Shoulders of gods

A new exhibition in Liverpool features ancient statues of the quality found in London, Rome and Paris - but what do they mean to us now?

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Despite being titled Return of the Gods, a new exhibition at World Museum Liverpool will show how the influence of ancient Greece and Rome never really left us at all.

“Modern superheroes are certainly inspired by the stories we look at,” says lead curator Chrissy Partheni. “While we don’t have any Marvel characters on display, alongside the statues we’re examining similar themes of strength and weakness, presenting the gods with their own stories, personal attributes and flaws, and we’re also using bold typefaces and dramatic imagery to give a modern, comic strip-style feel.”

The works displayed at this exhibition are spectacular, featuring ancient statuary of similar quality to those in the British Museum, the Vatican and Paris’s Louvre. Taken from a substantial collection assembled by Henry Blundell in the 18th century – originally displayed in his Merseyside home, Ince Blundell Hall, and donated to Liverpool Museums in 1959 – the pieces will be presented in a manner that takes visitors on a journey.

“We’re using backdrops of landscapes, sanctuaries and temples like the Parthenon so people can contextualise the places the gods were worshipped,” says Partheni. “The gallery is divided into sections and in each we tried to recreate a particular atmosphere related to each god. We’ve set a beginning, middle and an end to the story, starting with Zeus and ending with Persephone.”

Although the selection of gods featured was dictated by the contents of Blundell’s collection, Partheni had to decide which of the many myths about each to examine. “Every single one has stories about their birth, their fights, loves, their death and you’ve also got to remember there are often different versions of all those,” she says.

As anyone with even a passing knowledge of Greco-Roman myth knows, however, these tales are peppered with murder, familicide, sex, incest and bestiality. Has Partheni tamed them for the expected family audience?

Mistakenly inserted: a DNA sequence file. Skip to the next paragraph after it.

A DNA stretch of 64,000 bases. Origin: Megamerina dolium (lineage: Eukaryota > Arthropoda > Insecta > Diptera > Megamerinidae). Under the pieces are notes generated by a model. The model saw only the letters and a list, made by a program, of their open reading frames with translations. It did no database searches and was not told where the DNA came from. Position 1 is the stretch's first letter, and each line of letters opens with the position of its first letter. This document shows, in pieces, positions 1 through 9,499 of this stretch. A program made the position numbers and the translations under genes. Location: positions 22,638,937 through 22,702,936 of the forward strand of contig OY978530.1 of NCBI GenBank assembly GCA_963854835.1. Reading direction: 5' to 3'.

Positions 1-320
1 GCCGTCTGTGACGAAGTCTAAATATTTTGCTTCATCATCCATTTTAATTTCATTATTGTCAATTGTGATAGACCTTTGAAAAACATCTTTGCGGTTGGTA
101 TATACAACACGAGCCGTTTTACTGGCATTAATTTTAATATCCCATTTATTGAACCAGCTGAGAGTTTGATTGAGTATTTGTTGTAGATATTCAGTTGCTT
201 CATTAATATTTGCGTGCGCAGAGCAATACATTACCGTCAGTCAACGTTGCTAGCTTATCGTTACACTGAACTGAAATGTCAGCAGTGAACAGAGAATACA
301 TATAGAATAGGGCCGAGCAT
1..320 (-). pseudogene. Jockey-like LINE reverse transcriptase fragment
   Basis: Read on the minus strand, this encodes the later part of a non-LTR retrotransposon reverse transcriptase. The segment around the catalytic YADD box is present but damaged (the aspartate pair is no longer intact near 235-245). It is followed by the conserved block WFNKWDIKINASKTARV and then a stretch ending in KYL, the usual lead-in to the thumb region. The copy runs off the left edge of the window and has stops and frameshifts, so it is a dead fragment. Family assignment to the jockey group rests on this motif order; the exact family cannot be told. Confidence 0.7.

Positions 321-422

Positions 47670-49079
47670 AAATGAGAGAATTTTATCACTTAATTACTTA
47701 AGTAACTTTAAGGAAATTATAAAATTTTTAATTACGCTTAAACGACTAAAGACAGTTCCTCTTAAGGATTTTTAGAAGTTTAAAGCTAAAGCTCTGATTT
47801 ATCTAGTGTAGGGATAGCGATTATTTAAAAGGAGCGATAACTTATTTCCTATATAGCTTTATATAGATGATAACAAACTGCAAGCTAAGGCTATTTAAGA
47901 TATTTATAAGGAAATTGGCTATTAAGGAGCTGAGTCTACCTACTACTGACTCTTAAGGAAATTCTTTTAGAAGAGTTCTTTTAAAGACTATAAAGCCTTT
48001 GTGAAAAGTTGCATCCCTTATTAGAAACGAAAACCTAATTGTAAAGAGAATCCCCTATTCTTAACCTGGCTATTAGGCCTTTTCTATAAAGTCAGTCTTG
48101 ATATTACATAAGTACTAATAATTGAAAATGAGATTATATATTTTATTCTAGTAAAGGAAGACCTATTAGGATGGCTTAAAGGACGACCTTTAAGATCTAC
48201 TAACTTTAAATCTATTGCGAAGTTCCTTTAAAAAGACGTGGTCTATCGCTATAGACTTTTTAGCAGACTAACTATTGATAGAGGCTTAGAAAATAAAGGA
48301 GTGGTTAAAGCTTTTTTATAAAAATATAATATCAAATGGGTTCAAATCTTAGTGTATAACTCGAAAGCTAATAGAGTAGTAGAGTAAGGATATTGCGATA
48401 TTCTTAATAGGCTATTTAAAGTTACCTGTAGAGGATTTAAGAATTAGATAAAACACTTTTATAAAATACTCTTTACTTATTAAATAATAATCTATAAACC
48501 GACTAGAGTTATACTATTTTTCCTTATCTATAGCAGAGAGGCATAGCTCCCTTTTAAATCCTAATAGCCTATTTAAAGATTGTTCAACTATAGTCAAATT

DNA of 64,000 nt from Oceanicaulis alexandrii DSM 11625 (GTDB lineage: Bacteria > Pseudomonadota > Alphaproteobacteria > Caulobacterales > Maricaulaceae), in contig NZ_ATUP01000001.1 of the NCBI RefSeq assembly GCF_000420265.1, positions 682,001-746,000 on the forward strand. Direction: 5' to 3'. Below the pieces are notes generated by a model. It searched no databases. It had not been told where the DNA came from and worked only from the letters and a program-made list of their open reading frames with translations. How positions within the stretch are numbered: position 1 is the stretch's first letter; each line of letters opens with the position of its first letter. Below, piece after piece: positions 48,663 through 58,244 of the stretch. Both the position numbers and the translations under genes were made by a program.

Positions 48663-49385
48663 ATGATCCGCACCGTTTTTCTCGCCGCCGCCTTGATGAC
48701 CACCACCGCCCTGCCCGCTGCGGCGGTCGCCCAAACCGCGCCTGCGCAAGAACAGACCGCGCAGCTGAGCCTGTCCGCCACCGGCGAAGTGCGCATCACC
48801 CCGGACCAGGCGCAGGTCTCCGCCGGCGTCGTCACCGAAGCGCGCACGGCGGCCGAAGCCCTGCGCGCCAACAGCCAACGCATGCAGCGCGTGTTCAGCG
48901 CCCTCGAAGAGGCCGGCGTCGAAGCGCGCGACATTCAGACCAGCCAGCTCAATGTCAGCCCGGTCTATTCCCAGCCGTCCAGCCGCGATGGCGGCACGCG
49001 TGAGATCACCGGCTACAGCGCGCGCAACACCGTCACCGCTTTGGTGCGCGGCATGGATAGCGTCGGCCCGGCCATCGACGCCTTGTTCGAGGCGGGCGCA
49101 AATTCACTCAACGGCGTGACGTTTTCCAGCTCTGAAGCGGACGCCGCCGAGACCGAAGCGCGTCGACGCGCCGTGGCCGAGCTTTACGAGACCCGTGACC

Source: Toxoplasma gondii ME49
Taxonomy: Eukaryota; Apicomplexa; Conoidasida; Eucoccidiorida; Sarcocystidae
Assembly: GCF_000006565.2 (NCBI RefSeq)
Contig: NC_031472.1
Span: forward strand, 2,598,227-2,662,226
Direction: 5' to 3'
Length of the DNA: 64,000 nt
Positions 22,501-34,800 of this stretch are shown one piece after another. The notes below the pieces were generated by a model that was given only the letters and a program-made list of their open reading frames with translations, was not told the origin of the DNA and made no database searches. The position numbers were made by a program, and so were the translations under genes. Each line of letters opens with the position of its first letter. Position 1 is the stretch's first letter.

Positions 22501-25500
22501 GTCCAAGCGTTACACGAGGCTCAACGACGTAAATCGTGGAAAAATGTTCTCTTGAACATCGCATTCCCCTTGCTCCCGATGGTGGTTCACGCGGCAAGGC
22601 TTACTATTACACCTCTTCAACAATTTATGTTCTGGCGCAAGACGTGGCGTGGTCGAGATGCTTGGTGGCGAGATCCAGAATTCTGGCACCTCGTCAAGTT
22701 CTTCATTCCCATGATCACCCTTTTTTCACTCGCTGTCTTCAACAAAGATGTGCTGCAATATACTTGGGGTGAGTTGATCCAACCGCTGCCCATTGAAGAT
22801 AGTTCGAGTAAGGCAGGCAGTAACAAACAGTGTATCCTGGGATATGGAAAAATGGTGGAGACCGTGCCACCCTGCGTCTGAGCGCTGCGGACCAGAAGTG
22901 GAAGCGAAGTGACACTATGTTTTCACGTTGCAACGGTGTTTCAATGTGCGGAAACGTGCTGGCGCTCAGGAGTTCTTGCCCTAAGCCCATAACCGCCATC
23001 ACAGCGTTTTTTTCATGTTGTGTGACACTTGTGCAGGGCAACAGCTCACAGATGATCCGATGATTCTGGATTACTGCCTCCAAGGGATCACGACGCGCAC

“Obviously I didn’t want to sanitise everything but that decision didn’t ultimately come down to me,” she says. “We did tone some things down, obviously, like the fact Aphrodite was born from the castrated genitals of another god. But we will be doing a programme of events and talks around the exhibition where we can bring those things out.

“We do look at issues such as slavery. But it can be difficult in the context of an exhibition to explain things like why myths and legends can now appear misogynistic – why emperors’ wives were so often demonised, for example.

“The stories obviously came from a different era when people didn’t feel the same way we do now about the subjects examined. They were more about connecting to their ancestors and explaining the order of the world.”

To an expert like Partheni, however, it’s the sheer variety offered by all the ancient gods and goddesses that fascinate.

“There were some very strange gods, used for things like healing and protection, and they help show how complex religious beliefs were. You often found Judaic traditions mixed with Greek, Christian and even pagan values. It’s all so complex and not just about Zeus!

“This exhibition was supposed to be pre-Covid so I’ve spent a lot of time with these gods, and I really hope visitors find their favourite – maybe even a god they can relate to.”

Return of the Gods, World Museum Liverpool, 28 April to 25 Feb 2024

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